WARNING: extremely picture heavy post ahead.
Friends and family are curious to see what I'm doing in NYC, so I decided to give them a snippet of “A Day in the Life...” of a commuting intern in the city. It's really not all that exciting, but a change of scenery is nice once in a while, especially if that city is the biggest one in the country. I really don't get to do too much in NYC, since my schedule is as follows: bus-sleep-work-sleep-work-bus.
Technically this is the day before, but this is what the 5ish hour drive from 'Cuse to NYC looked like, sans Catskill Mountains. It was snowing, that fluffy kind of snow that looks like emptying a bag of powder sugar on absolutely everything. White ground, white trees, white sky. Most of the time on this particular ride, I was spacing out from my theatre reading to just stare out the window.
Myself and 4 other Ajs stay at Hotel 309. Sometimes we get our own bed, sometimes we share. Sometimes we get a bathroom sink that's literally smaller than our faces. But we don't mind, it's part of the experience. Manhattan is expensive as hell. This place is pretty affordable, especially split 5 ways. This is Mary, who interns at Town & Country.
Morning! I walk the 14 blocks and 1 avenue (takes me about 20 minutes) to work. I pass by a ton of shops that sell flowers right on the street. I always wonder how often people just walk by, snag one, and run.
I live in the Meatpacking/ Chelsea district. Much of the street looks like this. Kind of... damp and dirty, haha.
I'd SO much rather walk than take the subway to work, which would be about 3 stops away. I like knowing what's around me. If I took the subway, all I would see is underground dirty rail lines and be sandwiched between other morning commuters. Pass.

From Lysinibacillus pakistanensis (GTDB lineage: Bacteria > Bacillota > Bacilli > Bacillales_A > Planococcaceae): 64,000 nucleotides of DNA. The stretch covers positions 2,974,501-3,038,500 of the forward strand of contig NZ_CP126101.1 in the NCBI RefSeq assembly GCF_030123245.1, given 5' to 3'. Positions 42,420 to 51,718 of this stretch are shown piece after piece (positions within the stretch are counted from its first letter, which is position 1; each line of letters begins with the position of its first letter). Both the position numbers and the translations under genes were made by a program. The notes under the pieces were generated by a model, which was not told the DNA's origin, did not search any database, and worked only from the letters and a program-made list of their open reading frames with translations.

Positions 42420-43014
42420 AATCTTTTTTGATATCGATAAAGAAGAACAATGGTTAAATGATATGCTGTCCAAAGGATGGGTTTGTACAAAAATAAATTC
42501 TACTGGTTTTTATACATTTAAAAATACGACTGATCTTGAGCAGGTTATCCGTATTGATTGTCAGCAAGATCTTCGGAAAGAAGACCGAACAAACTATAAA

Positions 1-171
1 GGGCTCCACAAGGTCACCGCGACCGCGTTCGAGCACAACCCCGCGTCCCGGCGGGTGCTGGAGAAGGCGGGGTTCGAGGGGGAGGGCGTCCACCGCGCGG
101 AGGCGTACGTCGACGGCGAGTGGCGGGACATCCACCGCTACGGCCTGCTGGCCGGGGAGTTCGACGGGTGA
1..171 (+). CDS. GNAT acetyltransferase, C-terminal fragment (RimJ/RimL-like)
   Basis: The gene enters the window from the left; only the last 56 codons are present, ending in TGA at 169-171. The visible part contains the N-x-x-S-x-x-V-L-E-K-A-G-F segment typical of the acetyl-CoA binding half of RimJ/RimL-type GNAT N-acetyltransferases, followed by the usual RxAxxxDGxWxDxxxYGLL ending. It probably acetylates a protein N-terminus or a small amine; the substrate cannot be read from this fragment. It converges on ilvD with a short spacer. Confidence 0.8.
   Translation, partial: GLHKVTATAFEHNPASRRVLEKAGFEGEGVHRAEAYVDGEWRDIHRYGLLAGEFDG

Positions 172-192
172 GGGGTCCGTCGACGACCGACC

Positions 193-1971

This building is where I work, which is on the next block from Fashion Institute of Technology. Bridal Guide has the tenth floor.
Yup, Fashion Ave.
After work, I came to the obvious realization that I work in the fashion district, so I should really be hitting up the fabric and trimmings stores since you really won't come across a selection like NYC has anywhere else.
I had heard of this place, Toho Shoji from some DIY blog the other day and decided to check it out after reading about their wonderful selection of chains.
This place blew my mindhole. You walk in, see all these little boxes, and immediately want to grab everything. You definitely have to use blinders here. I came for the chains, basically. All in all, I probably got around 10 feet total and some other trimmings. It's well worth it, I can't even find normal chain anywhere, let alone complete walls full of the stuff.
I walked the 23 blocks back to the hostel and was reminded why NYC is always so dirty. Every evening, there are piles of trash bags on the sidewalk waiting for garbage collection. Gross. They don't have alley ways or dumpsters.
Oh hey, here's me looking like a tired, business casual librarian. One of my contacts fell in the sink and disappeared (?) this morning so I'm stuck in glasses for the next 2 days.
Toho loot. Oh yes, I've got excellent plans for you.
Sri, another AJ roomie, and I went to the Chelsea Market later because I wanted to go to their bookstore. And the market is adorable and never too crowded at 7pm.
I wanted fashiony books... but they were either "here's a pile of pictures/ sketches" or "this is how you should dress." Woe behold anyone who ever tells me how to dress. I wanted something more intellectual, so I left empty handed.
Ok, that's kind of a lie, I got this peach drinkable yogurt thing. I only went into the store because it was called a "Milk Bar" and I couldn't help chuckling and thinking of A Clockwork Orange.
Sri being cute! She interns here, upstairs at IVillage.
Back to the hostel, back to my top bunk bed and my laptop, ready to repeat the process tomorrow. And then get on a night bus back to the 'Cuse.
Is all this travel and extra expense worth it? Well... would I ever be in NYC and working for a major magazine publication otherwise? Probably not. Our wise program director once told us, "The money will come eventually. Time is something you can never get back." Truth.